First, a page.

Fault Line between SoCons and Libertarians
I’m a regular participant over at Ricochet, and the subject of the “fault line” between social conservatives and libertarians arises from time to time. It’s a subject that is very interesting to me. Here’s how I see it.
The libertarian’s worldview begins with the fully developed and fully capable adult, which they refer to as the “individual.”
I will refer to him as the “individual as an infant” since this is how he enters the world. Libertarians do not account for how the “individual as an adult” came to be. If his legitimate needs and entitlements were violated while he was the “individual as an infant,” from a structural or policy standpoint they turn a blind eye, as they shun the very idea of entitlements and policy restrictions/encouragements for adults generally. The pain this causes the “individual as an infant” is personally meaningful to libertarians, but it is not meaningful to them on a structural/policy level. In other words, they are unwilling to use structural means to avoid that suffering because these structural means impinge on the liberties of the current “individuals as adults” in the short term.
Without providing for the structural means to reduce the risk factors for the suffering of the “individual as an infant,” Read more…
And here is another article, this one from 2009, on why “privatizing marriage” will not live up to its promise.
One proposed solution to the divisiveness of the same-sex marriage debate is to have the government get out of the marriage business altogether. This proposal is appealing because it seems to remove marriage from the realm of political contentiousness. We could mimic a market-type solution, in which individuals can make their own decisions about the meaning of marriage, and we need not make any collective decision. But these appearances are deceiving. We need to think through what it actually means to say that the government should “get out of the marriage business.”
Read it all here.
I have been writing an open letter to Ron Paul on why “privatizing marriage” or “getting the government out of the marriage business” is a really bad idea. In the process, I went back to some of my old writings on this topic. I have been trying to get people to pay attention to the problems with this so-called “libertarian” position since 2005! Here is a link to that first foray on this topic, originally published in Policy Review, the flagship publication of the Hoover Institution, back in 2005.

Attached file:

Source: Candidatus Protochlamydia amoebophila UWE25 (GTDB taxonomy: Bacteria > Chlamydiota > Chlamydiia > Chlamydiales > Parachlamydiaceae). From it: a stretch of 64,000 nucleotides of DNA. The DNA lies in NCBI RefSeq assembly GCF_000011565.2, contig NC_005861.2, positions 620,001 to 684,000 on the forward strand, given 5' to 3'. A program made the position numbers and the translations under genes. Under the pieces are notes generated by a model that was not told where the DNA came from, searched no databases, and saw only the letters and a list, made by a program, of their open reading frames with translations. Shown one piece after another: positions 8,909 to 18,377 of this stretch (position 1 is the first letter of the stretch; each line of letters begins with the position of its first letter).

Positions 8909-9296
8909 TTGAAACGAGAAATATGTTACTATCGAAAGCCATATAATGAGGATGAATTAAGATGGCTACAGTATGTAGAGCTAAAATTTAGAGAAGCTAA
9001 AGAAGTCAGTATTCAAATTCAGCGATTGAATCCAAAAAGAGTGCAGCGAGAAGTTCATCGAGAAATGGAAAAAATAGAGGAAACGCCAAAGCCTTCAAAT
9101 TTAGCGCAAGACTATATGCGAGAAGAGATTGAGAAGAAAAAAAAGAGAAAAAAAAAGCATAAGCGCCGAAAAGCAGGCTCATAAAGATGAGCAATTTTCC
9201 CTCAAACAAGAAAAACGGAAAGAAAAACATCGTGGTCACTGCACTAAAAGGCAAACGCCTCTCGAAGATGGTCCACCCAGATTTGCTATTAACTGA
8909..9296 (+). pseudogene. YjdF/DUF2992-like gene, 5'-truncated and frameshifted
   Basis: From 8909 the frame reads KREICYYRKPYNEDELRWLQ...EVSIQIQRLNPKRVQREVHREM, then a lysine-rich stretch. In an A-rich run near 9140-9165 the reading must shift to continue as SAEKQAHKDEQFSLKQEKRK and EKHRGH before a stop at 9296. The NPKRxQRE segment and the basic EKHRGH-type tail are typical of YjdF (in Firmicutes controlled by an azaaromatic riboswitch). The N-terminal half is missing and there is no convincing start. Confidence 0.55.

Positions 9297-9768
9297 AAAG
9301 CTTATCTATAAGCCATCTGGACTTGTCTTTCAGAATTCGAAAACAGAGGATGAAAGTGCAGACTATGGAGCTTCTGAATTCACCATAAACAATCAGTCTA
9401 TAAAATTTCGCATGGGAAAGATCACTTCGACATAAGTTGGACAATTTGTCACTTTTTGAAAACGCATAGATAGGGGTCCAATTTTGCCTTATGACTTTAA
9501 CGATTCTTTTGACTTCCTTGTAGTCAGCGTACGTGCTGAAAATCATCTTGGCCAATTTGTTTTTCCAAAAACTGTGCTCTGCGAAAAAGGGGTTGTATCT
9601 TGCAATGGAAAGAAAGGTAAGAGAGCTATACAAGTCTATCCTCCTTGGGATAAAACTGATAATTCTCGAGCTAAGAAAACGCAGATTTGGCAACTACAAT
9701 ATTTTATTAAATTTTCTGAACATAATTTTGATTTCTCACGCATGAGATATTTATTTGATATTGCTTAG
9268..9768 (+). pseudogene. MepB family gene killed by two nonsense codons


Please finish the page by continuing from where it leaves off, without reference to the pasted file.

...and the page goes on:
Marriage is a naturally occurring, pre-political institution that emerges spontaneously from society. Western society is drifting toward a redefinition of marriage as a bundle of legally defined benefits bestowed by the state. As a libertarian, I find this trend regrettable. The organic view of marriage is more consistent with the libertarian vision of a society of free and responsible individuals, governed by a constitutionally limited state. The drive toward a legalistic view of marriage is part of the relentless march toward politicizing every aspect of society.
Although gay marriage is the current hot-button topic, it is a parenthetical issue. The more basic question is the meaning of love, marriage, sexuality, and family in a free society. I define marriage as a society’s normative institution for both sexual activity and the rearing of children. The modern alternative idea is that society does not need such an institution: No particular arrangement should be legally or culturally privileged as the ideal context for sex or childbearing.
The current drive for creating gay unions that are the legal equivalent of marriage is part of this ongoing process of dethroning marriage from its pride of place. Only a few self-styled conservative advocates of gay marriage, such as Andrew Sullivan and Jonathan Rauch, seem to understand and respect the social function of marriage. Marriage as an institution necessarily excludes some kinds of behavior and endorses other kinds of behavior. This is why the conservative case for gay marriage is so remarkable: It flies in the face of the cultural stampede toward social acceptance of any and all sexual and childbearing arrangements, the very stampede that has fueled so much of the movement for gay marriage.
This article is not primarily about gay marriage. It isn’t even about why some forms of straight marriage are superior to others. Rather, the purpose of this article is to explain why a society, especially a free society, needs the social institution of marriage in the first place. I want to argue that society can and must discriminate among various arrangements for childbearing and sexual activity.
Read it all here.